If the stone is small, conservative management may be attempted with local heat, massage and sialogogues [9]. Infection should be treated with antibiotics and these cases should be combined with simple sialolithotomy when required [13, 24]. If the stone lies in the distal one-third of the duct, a simple surgical release can be performed by an incision in the floor of the mouth. Incising the duct transorally can retrieve more posterior stones. Care is taken as the lingual nerve lies deep to the submandibular duct posteriorly and the two structures are closely associated. If the gland has been damaged by recurrent infection and fibrosis, or calculi have formed within the gland, it may require removal.

Excision of the submandibular gland carries a risk of permanent or temporary marginal mandibular nerve palsy [25]. In the case described in this report, no permanent or temporary nerve palsy occurred. Alternative methods of treatment have emerged such as the use of extracorporeal shock wave lithotripsy and more recently the use of endoscopic intracorporeal shockwave lithotripsy [26].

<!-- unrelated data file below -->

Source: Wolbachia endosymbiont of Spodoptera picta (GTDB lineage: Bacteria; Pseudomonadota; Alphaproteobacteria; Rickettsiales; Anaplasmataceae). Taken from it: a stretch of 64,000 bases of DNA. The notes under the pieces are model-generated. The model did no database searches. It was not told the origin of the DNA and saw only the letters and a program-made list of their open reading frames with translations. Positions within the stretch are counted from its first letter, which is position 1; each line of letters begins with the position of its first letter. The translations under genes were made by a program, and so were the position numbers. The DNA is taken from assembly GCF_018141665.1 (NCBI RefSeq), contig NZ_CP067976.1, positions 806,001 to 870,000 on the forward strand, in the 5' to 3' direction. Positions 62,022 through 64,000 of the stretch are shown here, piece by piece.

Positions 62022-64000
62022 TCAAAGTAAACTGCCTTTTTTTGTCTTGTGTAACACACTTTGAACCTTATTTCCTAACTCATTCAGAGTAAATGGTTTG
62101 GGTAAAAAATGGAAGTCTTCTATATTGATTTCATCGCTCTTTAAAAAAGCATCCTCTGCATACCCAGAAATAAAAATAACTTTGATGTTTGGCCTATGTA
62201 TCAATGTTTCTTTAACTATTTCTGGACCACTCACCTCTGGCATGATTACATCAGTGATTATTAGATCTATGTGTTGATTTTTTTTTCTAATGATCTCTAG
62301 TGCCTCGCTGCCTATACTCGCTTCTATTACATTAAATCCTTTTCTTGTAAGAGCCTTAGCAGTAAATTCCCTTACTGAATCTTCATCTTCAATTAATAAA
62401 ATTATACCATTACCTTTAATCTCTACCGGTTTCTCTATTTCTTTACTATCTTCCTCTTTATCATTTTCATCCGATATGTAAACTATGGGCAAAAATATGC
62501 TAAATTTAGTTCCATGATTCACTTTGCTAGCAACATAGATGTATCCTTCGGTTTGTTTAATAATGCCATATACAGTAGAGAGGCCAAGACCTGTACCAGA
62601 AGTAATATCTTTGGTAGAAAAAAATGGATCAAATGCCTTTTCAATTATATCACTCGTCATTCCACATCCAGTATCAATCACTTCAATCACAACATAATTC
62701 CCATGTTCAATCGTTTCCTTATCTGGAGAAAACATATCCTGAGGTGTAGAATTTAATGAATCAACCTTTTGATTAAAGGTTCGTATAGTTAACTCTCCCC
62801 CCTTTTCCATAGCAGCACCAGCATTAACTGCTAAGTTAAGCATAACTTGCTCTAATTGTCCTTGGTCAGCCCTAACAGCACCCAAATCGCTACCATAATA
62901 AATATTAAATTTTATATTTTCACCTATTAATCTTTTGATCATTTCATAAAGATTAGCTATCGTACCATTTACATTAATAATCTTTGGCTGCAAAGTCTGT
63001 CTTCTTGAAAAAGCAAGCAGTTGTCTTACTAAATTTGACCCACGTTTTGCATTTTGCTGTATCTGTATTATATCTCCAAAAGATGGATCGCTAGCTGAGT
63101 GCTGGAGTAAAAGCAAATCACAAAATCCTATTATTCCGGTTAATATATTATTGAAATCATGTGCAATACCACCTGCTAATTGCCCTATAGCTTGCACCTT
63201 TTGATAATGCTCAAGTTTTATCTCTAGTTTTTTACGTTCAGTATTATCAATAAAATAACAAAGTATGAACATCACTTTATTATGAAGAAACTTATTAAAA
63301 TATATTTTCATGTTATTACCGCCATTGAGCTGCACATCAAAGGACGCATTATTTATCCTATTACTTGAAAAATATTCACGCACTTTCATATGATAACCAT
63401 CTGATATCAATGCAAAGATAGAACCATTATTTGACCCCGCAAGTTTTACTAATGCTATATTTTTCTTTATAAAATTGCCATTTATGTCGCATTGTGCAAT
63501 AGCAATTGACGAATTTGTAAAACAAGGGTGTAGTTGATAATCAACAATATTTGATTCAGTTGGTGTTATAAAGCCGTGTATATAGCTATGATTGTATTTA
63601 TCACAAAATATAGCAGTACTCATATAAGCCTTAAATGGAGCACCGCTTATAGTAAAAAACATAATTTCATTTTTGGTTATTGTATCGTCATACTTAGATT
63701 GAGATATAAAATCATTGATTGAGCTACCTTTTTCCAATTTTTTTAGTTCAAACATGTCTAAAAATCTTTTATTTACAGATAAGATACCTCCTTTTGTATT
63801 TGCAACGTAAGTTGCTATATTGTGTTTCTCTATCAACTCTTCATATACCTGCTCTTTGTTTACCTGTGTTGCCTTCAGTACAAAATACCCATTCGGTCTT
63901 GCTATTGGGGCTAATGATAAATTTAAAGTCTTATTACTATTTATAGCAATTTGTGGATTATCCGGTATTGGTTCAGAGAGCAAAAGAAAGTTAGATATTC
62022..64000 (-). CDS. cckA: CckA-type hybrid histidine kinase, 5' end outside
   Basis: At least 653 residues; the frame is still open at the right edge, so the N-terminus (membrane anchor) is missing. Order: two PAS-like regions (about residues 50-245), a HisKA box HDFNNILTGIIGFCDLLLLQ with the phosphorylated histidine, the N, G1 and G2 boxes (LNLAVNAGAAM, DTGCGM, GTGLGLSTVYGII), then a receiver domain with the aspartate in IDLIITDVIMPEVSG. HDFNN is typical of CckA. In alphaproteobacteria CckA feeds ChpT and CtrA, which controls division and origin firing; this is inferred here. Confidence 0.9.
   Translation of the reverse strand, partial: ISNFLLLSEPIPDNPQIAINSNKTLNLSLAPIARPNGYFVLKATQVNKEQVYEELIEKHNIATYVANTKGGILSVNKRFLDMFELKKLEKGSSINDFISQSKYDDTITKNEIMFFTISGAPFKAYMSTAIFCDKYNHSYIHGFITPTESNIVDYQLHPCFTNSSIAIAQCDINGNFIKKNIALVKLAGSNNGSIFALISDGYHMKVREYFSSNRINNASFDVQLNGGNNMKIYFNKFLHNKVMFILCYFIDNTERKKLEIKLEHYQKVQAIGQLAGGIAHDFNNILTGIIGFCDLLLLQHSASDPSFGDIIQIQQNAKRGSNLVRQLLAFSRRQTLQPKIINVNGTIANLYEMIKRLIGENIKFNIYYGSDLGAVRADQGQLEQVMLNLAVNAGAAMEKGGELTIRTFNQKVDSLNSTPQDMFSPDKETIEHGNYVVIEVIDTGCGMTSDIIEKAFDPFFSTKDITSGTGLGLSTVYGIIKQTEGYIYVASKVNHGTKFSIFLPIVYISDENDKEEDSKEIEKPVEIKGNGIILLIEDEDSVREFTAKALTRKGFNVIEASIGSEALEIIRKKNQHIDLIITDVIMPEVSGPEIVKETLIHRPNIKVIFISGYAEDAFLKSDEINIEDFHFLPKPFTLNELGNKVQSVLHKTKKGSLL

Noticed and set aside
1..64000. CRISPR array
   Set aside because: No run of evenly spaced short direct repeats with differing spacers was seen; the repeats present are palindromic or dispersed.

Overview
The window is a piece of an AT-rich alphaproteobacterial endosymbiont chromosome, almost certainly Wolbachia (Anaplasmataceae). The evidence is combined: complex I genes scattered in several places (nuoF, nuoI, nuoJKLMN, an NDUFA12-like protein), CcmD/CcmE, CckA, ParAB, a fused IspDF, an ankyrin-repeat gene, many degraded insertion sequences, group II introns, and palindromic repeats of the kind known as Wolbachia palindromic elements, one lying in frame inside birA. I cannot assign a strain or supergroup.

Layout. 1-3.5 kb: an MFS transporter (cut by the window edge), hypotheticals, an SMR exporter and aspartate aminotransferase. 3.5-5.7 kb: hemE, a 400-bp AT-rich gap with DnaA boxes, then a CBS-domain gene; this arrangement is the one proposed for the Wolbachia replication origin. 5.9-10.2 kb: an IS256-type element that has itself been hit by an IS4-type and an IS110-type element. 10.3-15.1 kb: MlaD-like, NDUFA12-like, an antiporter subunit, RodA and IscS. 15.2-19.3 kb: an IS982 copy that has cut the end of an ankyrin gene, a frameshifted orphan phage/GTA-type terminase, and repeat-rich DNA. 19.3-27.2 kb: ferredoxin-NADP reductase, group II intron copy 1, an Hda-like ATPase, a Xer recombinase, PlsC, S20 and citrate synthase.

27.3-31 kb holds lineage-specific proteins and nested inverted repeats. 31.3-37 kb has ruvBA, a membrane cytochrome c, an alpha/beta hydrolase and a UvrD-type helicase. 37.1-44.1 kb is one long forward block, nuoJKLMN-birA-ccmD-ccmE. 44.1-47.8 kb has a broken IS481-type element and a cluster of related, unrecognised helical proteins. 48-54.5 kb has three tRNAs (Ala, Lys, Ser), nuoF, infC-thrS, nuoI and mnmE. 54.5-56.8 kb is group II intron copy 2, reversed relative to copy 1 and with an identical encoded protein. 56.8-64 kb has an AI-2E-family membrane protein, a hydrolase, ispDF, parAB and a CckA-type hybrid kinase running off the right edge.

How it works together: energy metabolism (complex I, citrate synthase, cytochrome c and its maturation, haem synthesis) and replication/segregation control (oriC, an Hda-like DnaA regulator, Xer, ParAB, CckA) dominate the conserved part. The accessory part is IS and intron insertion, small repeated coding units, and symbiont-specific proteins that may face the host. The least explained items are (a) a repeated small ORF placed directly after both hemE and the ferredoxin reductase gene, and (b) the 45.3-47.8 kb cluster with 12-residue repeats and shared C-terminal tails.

Figure 3
CT scan of the neck with contrast showing a ring enhancing lesion on the right side in the area of the submandibular gland compatible with a diagnoses of abscess. This abscess lies just superiorly to the sialolith of previous figures (black arrow).

Footnotes

Published: May 24, 2008